HB 2536 requires pharmaceutical manufacturers to disclose to the Texas Health and Human Services Commission (HHSC) when a drug’s price increases 15% or more compared to the previous year, or 40% or more over three calendar years. The new law also requires annual reporting of detailed price information by manufacturers, pharmacy benefit managers, and health benefit plans, and charges the HHSC with making this information available online to the public.
Now in its ninth year, our annual Technology May-rathon focuses on all things tech – including issues, trends, and developments of interest to Health Law Scanreaders. So be sure to check out and register for some of the webinars and in-person programs below:
May 7 - Digital Health Privacy: Avoiding the Landmines featuring Reece Hirsch
May 14 - Development of Blockchain in Healthcare featuring Jonelle Saunders
May 16 - Fast Break: Digital Health Regulatory Update featuring Michele Buenafe and Jake Harper
May 20 - Making It Personal: Regulatory Challenges and Opportunities featuring Kathleen Sanzo, Michele Buenafe, and Jacqueline Berman
May 22 - Advancements in Telehealth Law featuring Jake Harper and Anthony Ferrara
May 22 - Opportunities in Food and Agricultural Tech featuring Robert Hibbert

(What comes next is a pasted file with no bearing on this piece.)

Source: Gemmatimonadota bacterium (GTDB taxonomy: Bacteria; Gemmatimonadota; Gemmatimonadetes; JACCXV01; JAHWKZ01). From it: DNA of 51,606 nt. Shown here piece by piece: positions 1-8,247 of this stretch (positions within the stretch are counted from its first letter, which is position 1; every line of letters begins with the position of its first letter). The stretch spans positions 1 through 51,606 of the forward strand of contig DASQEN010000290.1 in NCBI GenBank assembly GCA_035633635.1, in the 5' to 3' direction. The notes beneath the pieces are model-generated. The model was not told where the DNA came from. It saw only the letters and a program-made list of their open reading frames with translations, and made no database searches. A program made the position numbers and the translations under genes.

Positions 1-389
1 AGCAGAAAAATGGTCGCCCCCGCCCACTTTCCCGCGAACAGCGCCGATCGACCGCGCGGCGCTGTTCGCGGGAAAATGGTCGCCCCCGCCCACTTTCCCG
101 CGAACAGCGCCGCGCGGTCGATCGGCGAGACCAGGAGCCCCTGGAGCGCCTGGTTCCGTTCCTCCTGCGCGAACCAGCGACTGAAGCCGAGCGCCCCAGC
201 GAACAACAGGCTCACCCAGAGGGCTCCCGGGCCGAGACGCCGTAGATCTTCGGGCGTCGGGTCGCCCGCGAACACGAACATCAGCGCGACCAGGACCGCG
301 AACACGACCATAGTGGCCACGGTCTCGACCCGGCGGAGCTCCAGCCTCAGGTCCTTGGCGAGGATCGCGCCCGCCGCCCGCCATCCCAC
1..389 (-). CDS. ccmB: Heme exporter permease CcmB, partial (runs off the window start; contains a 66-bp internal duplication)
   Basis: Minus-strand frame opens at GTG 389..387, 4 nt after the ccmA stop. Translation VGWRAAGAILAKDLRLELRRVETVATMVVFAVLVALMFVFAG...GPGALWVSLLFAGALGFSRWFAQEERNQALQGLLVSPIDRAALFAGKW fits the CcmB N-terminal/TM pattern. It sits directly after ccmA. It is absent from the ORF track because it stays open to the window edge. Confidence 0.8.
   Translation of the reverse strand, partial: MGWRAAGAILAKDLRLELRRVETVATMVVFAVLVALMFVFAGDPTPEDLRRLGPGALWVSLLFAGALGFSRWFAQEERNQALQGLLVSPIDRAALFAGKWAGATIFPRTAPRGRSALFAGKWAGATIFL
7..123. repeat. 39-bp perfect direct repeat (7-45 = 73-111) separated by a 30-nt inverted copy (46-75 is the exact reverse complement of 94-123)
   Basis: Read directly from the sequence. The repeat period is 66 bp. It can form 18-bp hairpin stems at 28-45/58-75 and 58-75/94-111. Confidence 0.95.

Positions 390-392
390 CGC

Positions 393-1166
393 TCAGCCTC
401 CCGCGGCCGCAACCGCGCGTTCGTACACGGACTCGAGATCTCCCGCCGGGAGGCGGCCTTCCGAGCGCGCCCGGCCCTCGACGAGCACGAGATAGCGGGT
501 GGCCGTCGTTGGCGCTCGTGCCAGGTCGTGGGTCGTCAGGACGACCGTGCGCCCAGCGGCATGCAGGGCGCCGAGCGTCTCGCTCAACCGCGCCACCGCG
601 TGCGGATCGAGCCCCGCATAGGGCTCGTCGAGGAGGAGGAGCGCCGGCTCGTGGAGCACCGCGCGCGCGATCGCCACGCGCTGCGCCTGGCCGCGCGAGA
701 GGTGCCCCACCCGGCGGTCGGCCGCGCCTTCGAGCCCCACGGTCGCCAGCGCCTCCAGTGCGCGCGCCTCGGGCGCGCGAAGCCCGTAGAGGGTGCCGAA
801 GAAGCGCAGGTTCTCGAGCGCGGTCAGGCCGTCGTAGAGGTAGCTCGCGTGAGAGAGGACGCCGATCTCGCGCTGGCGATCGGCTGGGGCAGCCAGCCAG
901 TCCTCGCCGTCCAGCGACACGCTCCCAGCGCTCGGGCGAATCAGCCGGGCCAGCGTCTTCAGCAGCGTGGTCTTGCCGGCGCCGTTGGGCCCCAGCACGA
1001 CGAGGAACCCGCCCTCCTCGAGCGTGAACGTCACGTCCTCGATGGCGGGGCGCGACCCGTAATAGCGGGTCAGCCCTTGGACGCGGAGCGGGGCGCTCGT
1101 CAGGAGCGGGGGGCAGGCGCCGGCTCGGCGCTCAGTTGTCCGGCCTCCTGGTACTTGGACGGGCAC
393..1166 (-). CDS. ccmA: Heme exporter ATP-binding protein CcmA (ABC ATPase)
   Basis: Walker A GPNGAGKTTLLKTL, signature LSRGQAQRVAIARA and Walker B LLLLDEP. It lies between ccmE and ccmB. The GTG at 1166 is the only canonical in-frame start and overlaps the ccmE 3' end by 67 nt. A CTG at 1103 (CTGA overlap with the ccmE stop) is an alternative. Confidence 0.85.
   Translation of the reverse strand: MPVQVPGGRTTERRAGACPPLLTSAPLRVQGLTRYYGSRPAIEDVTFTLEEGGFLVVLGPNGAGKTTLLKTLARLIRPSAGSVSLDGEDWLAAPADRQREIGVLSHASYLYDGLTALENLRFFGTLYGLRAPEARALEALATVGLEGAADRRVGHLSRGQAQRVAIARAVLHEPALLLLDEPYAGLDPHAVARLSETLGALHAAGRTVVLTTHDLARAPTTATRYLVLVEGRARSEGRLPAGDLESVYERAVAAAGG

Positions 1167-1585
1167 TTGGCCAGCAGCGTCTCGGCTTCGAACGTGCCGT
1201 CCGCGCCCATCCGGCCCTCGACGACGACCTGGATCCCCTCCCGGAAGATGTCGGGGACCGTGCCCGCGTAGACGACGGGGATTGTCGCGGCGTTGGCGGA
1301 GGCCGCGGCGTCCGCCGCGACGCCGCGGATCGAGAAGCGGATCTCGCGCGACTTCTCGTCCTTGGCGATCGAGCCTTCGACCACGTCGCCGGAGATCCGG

May 23 - Latest Developments in IP, FDA, and AI featuring Michele Buenafe and Christopher Halliday
And don’t forget our Technology May-rathon page for our full list of events on AI, Global Commerce, Fintech, and much more.
“Medicare for All” has appeared in the nation’s political dialogue as we head into the next election cycle, with a number of plans being proposed by Democratic lawmakers. Recent public opinion polls show a growing surge in popularity for expanding the federal program that currently insures older Americans. Yet the polls also show a decline in favorability for Medicare for All when respondents are asked about the details of the plans. While there appears to be general agreement that Americans should have access to affordable coverage, the Democratic plans differ over options for reforming the health insurance system. To that end, the Medicare for All plans can be divided into one of two categories: a single payor or a public option plan. From there, the proposals diverge over a mix of fault lines, tradeoffs, and potential for disruption.